Americans’ data security shouldn’t be compromised by other countries’ laws, but India’s data localization directive will send shockwaves of vulnerability throughout cyberspace.

The directive exposes American data not just to cybercriminals, but also misuse by foreign governments.

The Reserve Bank of India issued a directive that requires data on payment transactions occurring in India to be stored within Indian borders as of Oct. 15, 2018. This practice, known as data localization, is an approach some countries have pursued as a means of ensuring law enforcement and government access to data, but the security consequences will ripple throughout the digital universe.

Requiring data storage in a particular location increases the security risk to data from more citizens, businesses, and governments. Companies carefully select where they will store data and how they will store data based off of security concerns. Often, data isn’t even stored in one place — it is scattered throughout servers that make up various clouds, and some of that data is constantly moving. If criminals know that sensitive records, particularly bank transactions, credit card numbers, and routing information, are stored in one place, their targets become significantly easier to exploit.

India, like China, is aiming for fully digital payments promoted by the government through its Cashless India Campaign, but moving all monetary exchanges as well as document exchanges to digital makes security even more important.

India wants “unfettered” access to data, and that includes American data, especially anyone traveling into India or anyone communicating with someone in India. What’s troublesome is that a vast majority of Americans won’t know that a foreign government is stockpiling their personal banking information when they travel in and out of India.

Targeting banking information and financial institutions was only the first step for the Indian government to get “unfettered” access to all data.

The Indian parliament is also considering a bill that would mandate all data collected, disclosed, shared, or processed within India to be stored within India. This would give Indian officials access to data, not only on its own citizens, but data passing through India on foreign nationals, including Americans. The next phase isn’t isolated to financial transactions and banks — it implicates American technology companies.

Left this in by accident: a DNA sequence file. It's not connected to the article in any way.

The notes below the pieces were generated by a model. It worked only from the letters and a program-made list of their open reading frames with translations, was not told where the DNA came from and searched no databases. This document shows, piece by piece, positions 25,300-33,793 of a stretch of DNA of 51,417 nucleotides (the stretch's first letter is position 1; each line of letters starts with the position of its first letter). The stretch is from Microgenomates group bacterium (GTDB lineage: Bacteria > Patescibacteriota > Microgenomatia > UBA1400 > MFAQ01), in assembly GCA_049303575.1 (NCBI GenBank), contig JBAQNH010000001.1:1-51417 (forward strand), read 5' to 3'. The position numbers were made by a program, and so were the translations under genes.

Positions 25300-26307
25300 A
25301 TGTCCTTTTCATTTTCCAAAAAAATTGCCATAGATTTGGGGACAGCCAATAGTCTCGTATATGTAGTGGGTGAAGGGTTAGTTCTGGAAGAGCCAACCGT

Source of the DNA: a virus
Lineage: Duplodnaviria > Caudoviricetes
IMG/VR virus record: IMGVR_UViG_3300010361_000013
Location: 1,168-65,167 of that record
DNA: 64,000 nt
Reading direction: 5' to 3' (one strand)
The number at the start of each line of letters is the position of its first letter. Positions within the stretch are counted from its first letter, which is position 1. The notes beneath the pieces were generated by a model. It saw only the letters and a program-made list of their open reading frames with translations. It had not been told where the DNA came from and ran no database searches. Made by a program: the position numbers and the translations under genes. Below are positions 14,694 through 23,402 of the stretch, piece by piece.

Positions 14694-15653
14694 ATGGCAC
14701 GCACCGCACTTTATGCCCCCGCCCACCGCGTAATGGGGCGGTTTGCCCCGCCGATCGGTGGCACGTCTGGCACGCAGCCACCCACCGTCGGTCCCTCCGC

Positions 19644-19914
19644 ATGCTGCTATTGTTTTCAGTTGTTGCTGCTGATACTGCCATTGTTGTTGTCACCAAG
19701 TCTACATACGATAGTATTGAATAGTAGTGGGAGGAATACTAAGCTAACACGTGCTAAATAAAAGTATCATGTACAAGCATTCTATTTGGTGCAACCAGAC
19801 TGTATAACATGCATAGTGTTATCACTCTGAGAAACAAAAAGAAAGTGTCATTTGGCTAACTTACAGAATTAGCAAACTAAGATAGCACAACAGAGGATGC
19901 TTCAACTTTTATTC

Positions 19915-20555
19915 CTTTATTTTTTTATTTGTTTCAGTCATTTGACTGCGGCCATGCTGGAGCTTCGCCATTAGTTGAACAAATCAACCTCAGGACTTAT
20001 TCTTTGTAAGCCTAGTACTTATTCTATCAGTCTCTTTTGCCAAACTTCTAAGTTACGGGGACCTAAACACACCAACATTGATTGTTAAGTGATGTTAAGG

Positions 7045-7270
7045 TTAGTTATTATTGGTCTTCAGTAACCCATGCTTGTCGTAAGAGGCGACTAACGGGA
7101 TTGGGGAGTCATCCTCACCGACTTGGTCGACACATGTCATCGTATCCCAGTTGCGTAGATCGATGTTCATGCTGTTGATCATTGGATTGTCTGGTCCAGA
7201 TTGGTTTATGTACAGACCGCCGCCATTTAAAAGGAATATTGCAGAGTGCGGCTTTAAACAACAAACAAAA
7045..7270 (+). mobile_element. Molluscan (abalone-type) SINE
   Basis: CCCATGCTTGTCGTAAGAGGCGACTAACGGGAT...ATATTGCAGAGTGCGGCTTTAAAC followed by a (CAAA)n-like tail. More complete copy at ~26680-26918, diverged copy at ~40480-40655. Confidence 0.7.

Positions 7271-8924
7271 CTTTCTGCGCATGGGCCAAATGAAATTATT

Americans need assurances that their rights are respected, but data localization directly impacts our protections under the law.

While India has expanded its market to allow investment beyond its borders, companies might shy away from Indian markets because of stringent data localization laws. Data localization across the entire Indian economy would cost up to 0.8 percent of the country’s GDP, decrease investments by 1.3 percent, and create welfare losses equivalent to 11 percent of the monthly salary. It is clear that data localization does not do anyone justice, except for the governments who seek unfettered access to data on their subjects.

The heightened security and privacy risks caused by localization to all types of data outweighs any potential law enforcement gain, especially when these concerns have been confronted in other countries by focusing law enforcement access to data, rather than the jurisdiction where data is held.

In the United States, the Clarifying Lawful Overseas Use of Data, or CLOUD Act sponsored by Sen. Orrin Hatch, R-Utah, and Rep. Doug Collins, R-Ga., updated U.S. law to create a more efficient mechanism of reciprocal treaties where nations can request data directly from service providers located within each other's borders, as long as the foreign government has laws in place sufficiently protecting privacy, human rights, and due process. The CLOUD Act also allows American companies to challenge a law enforcement demand in court if the demand would cause the company to violate another country's laws.

Though China and Vietnam have passed data localization laws, other countries that desire to be part of global commerce that have considered localization saw how damaging this policy would be. Rather than localization, Brazil instituted compliance requirements, which still allow for data to move freely. Companies must indicate where data might be stored, managed, or processed, and an agreement between the company and authorities over the exchange of information or certify that the jurisdiction of the company's remote services will not impede government access to data where warranted.

The goal is not to interfere with law enforcement; the reality is that data localization would cause more headaches for law enforcement on the cybersecurity front than it is worth. Data localization is not the answer to law enforcement difficulties. Agreements on how and when data can be accessed may take longer to negotiate, but in the end, it creates a more secure environment where citizen’s most sensitive data will be protected from bad actors.

India and the U.S. should work through the process outlined by the CLOUD Act to address concerns about law enforcement access to data, while maintaining American security and constitutional protections.

Katie McAuliffe (@DigitalLiberty) is executive director of Digital Liberty and a federal affairs manager at Americans For Tax Reform.